Organisation Biotechnology and Biological Sciences Research Council (BBSRC) 
Sector Public
Country United Kingdom of Great Britain & Northern Ireland (UK)
Start 10/2014 
End 02/2018
 
Description BBSRC SLoLa (Edwards)
Amount £3,600,000 (GBP)
Funding ID BB/N002628/1 
Organisation Biotechnology and Biological Sciences Research Council (BBSRC) 
Sector Public
Country United Kingdom of Great Britain & Northern Ireland (UK)
Start 01/2016 
End 12/2020
 
Description BBSRC Tools and Resources Development Fund (Collinson)
Amount £547,203 (GBP)
Funding ID BB/M012107/1 
Organisation Biotechnology and Biological Sciences Research Council (BBSRC) 
Sector Public
Country United Kingdom of Great Britain & Northern Ireland (UK)
Start 10/2014 
End 10/2015
 
Description BBSRC responsive mode (Anderson)
Amount £474,945 (GBP)
Funding ID BB/M02315X/1 
Organisation Biotechnology and Biological Sciences Research Council (BBSRC) 
Sector Public
Country United Kingdom of Great Britain & Northern Ireland (UK)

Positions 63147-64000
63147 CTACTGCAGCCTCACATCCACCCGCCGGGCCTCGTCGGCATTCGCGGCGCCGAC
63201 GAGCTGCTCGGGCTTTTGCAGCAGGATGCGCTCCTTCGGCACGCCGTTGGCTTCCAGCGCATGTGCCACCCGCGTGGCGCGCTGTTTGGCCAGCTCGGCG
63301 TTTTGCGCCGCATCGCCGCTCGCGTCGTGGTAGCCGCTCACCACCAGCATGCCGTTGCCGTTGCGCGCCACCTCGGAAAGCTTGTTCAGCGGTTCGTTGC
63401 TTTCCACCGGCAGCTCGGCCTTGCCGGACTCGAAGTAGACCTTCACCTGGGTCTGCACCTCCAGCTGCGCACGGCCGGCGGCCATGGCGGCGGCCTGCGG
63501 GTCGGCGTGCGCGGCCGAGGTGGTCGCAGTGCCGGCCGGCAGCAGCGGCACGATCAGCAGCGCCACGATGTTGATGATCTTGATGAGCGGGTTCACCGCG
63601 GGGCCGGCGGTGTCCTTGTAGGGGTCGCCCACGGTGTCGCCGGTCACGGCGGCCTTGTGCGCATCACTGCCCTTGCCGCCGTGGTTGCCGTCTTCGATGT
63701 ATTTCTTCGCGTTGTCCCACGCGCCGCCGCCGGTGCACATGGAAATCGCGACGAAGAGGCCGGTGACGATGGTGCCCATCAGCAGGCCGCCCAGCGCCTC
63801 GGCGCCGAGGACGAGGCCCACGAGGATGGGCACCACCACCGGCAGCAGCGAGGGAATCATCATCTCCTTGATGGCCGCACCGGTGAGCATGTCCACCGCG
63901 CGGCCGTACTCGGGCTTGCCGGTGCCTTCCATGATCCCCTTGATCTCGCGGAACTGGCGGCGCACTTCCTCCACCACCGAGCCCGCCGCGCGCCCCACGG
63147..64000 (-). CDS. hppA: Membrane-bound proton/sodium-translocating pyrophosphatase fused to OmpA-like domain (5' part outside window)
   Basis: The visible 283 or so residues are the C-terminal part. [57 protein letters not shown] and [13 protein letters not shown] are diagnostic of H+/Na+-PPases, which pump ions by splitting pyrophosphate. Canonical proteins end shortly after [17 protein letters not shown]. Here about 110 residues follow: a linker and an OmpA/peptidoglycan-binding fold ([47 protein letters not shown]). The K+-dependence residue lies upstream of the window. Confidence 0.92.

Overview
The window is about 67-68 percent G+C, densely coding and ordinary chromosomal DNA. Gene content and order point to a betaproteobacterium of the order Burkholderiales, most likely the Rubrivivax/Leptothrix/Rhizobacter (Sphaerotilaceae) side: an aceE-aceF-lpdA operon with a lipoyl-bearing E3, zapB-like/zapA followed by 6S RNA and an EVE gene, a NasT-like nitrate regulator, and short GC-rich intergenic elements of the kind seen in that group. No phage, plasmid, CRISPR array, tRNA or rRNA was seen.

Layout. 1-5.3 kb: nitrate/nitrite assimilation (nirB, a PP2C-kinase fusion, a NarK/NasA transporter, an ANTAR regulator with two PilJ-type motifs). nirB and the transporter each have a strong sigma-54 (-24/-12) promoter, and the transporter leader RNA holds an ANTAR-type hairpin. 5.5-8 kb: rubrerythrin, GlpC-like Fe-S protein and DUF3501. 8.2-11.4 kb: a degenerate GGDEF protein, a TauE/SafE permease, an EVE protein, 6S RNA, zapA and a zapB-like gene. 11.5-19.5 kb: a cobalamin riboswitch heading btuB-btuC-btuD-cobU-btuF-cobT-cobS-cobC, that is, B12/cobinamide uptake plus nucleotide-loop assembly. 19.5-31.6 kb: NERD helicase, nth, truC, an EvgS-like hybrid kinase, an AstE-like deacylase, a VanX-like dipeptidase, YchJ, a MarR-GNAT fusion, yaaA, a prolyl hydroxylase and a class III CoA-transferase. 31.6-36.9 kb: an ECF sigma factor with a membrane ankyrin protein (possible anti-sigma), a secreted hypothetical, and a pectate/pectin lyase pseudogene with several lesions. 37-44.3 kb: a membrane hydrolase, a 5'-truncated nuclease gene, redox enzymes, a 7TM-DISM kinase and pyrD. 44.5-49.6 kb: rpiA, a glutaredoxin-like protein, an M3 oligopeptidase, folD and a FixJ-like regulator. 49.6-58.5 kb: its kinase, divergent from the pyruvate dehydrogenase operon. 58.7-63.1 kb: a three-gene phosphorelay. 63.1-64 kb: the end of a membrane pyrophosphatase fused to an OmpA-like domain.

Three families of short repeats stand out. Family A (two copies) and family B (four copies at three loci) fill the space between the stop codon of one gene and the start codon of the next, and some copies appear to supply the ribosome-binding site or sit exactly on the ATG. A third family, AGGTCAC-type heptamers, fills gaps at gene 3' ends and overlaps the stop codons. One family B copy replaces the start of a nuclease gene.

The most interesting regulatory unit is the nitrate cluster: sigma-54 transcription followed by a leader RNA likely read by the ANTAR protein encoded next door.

Start 11/2015 
End 11/2018
 
Description Colston Research Society Symposium in Synthetic Biology
Amount £7,000 (GBP)
Organisation Colston Research Society 
Sector Charity/Non Profit
Country United Kingdom of Great Britain & Northern Ireland (UK)
Start 01/2016 
End 11/2016
 
Description Defence and Security PhD call 2015 Synthetic Biology to Produce Novel Materials for Defence and Security (Trask / Perriman)
Amount £544,000 (GBP)
Organisation Defence Science & Technology Laboratory (DSTL) 
Sector Public
Country United Kingdom of Great Britain & Northern Ireland (UK)
Start 10/2015 
End 10/2019
 
Description Dstl: Diels-Alderase based stimulous responsive self-healing materials (Race)
Amount £117,077 (GBP)
Organisation Defence Science & Technology Laboratory (DSTL) 
Sector Public
Country United Kingdom of Great Britain & Northern Ireland (UK)
Start 09/2016 
End 06/2017
 
Description EPSRC Impact Acceleration Account 2016/17: Commercialisation of a novel peptide manufacturing platform (Race)
Amount £15,000 (GBP)
Organisation University of Bristol 
Sector Academic/University
Country United Kingdom of Great Britain & Northern Ireland (UK)
Start 08/2016 
End 03/2017
 
Description EPSRC Impact Acceleration Account 2016/17: Innovation Programme (Race)
Amount £25,752 (GBP)
Organisation University of Bristol 
Sector Academic/University